The following is a condensed transcript of an interview conducted by The Salt Lake Tribune’s Greg Lukianoff and published in the February 7 issue.

Greg Lukienoff: I’ve been a long time reader of The Salt and the Prophet, and one of my favorites is this excerpt from The Mormon Polygamist, which is by David Whitmer.

The book opens with the Prophet Joseph Smith in his home in Nauvoo, Illinois, speaking to a group of Latter-day Saints who were about to gather to celebrate the opening of the Salt Lake Temple.

At the end of his address, Joseph Smith’s voice is heard, “I have been commanded to speak truth, the whole truth, and nothing but the truth.”

In his speech, Joseph tells his listeners: “I do not seek my own glory; but that of the Father and the Son, that they might all come into the knowledge of the truth and live out their days in peace.”

Later, Joseph recounts a visit to a man named “John the Baptist,” who was a member of the LDS Church, and whose wife had died in childbirth.

John the Baptist is described as having “great stature and broad shoulders, and a beard of fine white hair” and as having a “very deep voice.”

The Prophet Joseph then tells John the Baptists family, “And now, it is not my will that you should come into my house and partake of my sacrament.

It is only for your own safety that you come.”

John was baptized at the temple in Naupah, Illinois.

“John” was not the only person baptized during the opening ceremony of the temple.

After John, the Saints left for Nauvah to celebrate their arrival.

Joseph Smith spoke to the Prophet again, “John is the brother of Jesus Christ, and he has the power of the Holy Ghost, which he received from his mother, Mary, and was given to him by God.”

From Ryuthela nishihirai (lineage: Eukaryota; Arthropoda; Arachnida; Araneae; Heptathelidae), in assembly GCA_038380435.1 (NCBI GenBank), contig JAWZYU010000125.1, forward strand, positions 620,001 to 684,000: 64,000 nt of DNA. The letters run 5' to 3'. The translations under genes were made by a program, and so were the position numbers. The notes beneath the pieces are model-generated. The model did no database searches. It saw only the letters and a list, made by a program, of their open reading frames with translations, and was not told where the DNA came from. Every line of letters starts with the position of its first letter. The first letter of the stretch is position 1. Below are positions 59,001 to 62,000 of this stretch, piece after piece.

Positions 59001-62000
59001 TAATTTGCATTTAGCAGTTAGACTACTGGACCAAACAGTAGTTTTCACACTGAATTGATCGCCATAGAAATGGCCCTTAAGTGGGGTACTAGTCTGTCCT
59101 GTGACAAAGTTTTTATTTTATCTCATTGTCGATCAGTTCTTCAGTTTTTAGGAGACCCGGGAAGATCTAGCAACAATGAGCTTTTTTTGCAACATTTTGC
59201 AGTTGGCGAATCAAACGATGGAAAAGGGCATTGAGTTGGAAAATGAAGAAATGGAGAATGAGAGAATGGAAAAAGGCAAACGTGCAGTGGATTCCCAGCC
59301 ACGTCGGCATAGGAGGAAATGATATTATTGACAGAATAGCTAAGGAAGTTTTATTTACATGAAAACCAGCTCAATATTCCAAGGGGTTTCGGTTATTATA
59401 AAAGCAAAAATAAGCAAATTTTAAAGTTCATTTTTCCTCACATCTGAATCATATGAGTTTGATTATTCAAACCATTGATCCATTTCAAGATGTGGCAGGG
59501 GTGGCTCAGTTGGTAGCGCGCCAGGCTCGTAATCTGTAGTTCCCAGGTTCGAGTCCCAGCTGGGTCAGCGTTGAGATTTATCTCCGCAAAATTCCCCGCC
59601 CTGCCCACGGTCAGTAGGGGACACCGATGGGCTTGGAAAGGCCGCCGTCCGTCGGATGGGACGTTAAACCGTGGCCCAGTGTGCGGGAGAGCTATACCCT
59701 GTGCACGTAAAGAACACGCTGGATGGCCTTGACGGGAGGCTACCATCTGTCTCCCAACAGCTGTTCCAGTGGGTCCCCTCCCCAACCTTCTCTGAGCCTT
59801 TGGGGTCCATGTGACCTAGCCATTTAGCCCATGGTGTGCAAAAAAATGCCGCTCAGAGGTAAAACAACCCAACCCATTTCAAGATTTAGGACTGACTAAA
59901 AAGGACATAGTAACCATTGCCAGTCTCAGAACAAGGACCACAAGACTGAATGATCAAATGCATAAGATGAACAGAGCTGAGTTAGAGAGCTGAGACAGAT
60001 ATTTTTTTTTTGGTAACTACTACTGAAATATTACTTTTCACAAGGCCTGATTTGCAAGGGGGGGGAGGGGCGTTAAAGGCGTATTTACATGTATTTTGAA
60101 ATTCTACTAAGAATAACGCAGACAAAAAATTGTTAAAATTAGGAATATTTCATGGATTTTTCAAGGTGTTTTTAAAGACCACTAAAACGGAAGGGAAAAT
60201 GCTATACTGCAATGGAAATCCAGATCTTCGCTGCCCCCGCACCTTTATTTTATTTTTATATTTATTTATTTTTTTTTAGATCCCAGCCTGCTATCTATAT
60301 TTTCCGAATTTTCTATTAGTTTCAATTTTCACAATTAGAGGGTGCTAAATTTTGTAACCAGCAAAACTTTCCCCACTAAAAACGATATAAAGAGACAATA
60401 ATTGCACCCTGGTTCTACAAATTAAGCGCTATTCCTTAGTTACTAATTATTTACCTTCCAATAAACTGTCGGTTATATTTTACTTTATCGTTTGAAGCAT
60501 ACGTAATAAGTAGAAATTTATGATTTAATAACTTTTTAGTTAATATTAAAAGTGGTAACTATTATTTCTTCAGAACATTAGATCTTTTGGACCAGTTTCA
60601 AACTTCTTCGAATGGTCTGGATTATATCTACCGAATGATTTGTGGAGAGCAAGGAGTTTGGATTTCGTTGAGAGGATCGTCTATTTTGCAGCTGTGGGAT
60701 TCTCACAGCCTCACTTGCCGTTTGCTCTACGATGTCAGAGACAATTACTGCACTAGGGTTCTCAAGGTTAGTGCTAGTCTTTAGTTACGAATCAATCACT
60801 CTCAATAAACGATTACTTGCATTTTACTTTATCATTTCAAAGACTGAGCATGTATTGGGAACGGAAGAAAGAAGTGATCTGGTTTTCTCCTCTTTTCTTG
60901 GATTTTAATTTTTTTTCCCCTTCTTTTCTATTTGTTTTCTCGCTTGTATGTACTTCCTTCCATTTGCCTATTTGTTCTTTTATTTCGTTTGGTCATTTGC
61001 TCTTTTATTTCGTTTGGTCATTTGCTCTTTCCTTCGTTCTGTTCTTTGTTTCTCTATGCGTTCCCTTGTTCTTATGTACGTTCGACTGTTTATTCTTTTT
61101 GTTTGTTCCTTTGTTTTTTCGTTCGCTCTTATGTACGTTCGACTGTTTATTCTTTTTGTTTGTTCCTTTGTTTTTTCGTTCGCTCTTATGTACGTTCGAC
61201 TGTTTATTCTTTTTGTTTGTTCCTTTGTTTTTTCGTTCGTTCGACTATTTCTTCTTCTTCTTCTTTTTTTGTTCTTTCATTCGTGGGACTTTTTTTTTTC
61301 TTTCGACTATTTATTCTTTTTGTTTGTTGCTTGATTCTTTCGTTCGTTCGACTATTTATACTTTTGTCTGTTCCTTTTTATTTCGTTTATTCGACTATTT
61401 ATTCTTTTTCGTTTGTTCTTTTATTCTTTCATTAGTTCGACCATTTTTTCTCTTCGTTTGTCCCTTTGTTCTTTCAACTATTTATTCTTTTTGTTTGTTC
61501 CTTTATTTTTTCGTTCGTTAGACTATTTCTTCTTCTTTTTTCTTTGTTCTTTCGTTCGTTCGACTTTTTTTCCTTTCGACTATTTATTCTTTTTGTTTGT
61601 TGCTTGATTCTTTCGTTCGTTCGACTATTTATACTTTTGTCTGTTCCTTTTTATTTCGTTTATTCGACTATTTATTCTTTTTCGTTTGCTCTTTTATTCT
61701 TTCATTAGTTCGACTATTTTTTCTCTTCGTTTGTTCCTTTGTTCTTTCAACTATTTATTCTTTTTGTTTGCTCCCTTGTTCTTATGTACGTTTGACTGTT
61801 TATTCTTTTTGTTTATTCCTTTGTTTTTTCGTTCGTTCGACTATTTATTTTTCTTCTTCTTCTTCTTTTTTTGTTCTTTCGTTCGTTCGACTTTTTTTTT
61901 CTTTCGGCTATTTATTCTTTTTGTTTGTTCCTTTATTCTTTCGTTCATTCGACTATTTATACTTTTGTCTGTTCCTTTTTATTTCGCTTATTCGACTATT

John’s brother, Oliver Cowdery, was baptized on the same day, the day of the first full moon in April 1843.

The Saints stayed in Nauhoo, Missouri, for a month to prepare for the event, and during this time, Joseph was to receive the Holy Spirit.

Joseph then told John the baptist’s family that he was the “Son of God,” and told them, “This is my gospel, and this is my power, and you shall have it.

Now, this is a matter of great importance for me, for I know not what I have to do.”

John the baptized was “a very faithful boy,” but John “could not bear to be called a Mormon.”

John and his parents were left to ponder the decision to baptize their son, and decided that they needed to leave the area, as their son was not a Mormon.

The following year, the Mormons moved to the area surrounding Independence, Missouri.

On April 5, 1845, Oliver and Mary Cowderys returned to Nauvu.

John’s mother was then baptized at Independence’s First Baptist Church, located at the corner of Route 128 and Route 66.

In addition to being baptized, John also received the Spirit.

John was not baptized again until October 1845 at a different church in Independence, and the following day he returned to Independence.

In his book, The Mormon Prophet: The Life of Joseph Smith, historian Scott W. Anderson explains, “The following week, Joseph baptized his brother Oliver in the Church of Jesus God, in a place that had not been previously used as a meeting place, and Joseph took Oliver to the temple to receive his ordinance.

On that occasion, Joseph also received a revelation from God that he had been given authority to baptise John and Oliver.

In this same vision, the Lord commanded him to go forth to preach the gospel to all nations and kindreds, and to baptizing every creature that he might multiply and replenish the earth.”

After this, John and Mary left Independence and headed to the west coast, where they settled in California.

In January 1846, John’s parents were baptized again at a church in Pasadena, California, but this time at the Missionary Baptist Church in San Diego.

In their book, How the Mormons Changed America, historian Dan Vogel writes that John was one of several baptized people who accompanied Joseph to the Mission.

During this time in California, Joseph visited the Mission, which had a mission house at 1401 South Lake Shore Drive.

“There was no house in San Francisco where a Mormon was to be seen,” Vogel tells The Salt, “except for the Mission House.”

Joseph’s brother-in-law, Hiram Page, visited the Mormon Mission in San Jose in late February.

Hiram visited the mission house and told Joseph that he wanted to go to the mission.

“I said, ‘Well, I’ll see if I can get a mission.’

Hiram went with me, and we went to the house, and when we came out of the house he saw that there was a